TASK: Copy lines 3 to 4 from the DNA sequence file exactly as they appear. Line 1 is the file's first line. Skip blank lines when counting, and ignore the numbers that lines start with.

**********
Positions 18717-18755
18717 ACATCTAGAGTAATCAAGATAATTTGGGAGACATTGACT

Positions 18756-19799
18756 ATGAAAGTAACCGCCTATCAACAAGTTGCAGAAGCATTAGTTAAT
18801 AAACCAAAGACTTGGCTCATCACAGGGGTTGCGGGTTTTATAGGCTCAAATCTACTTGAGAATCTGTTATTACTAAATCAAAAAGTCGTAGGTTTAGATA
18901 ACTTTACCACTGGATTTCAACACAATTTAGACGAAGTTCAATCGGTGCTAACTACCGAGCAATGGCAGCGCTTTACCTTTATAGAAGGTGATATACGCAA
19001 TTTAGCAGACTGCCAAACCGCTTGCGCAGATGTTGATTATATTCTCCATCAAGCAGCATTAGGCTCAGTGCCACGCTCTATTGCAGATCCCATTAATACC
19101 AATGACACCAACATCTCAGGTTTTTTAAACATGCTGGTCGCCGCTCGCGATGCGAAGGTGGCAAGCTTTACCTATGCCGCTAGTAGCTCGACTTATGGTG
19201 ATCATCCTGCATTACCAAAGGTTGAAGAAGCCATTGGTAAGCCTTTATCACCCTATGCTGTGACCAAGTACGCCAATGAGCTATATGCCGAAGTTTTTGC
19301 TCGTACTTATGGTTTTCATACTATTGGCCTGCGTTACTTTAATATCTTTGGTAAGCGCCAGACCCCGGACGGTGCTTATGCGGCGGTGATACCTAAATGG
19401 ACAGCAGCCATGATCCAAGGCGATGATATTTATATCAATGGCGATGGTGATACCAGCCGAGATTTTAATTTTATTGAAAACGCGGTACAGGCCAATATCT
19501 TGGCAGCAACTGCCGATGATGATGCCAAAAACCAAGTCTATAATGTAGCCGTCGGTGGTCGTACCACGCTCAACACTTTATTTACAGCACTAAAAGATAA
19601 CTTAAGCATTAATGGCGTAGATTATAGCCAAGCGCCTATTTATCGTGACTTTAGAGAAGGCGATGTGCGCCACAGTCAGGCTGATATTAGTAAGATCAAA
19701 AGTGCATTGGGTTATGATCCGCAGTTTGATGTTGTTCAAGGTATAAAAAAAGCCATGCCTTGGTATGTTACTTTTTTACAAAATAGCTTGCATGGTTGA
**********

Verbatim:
Positions 18756-19799
18756 ATGAAAGTAACCGCCTATCAACAAGTTGCAGAAGCATTAGTTAAT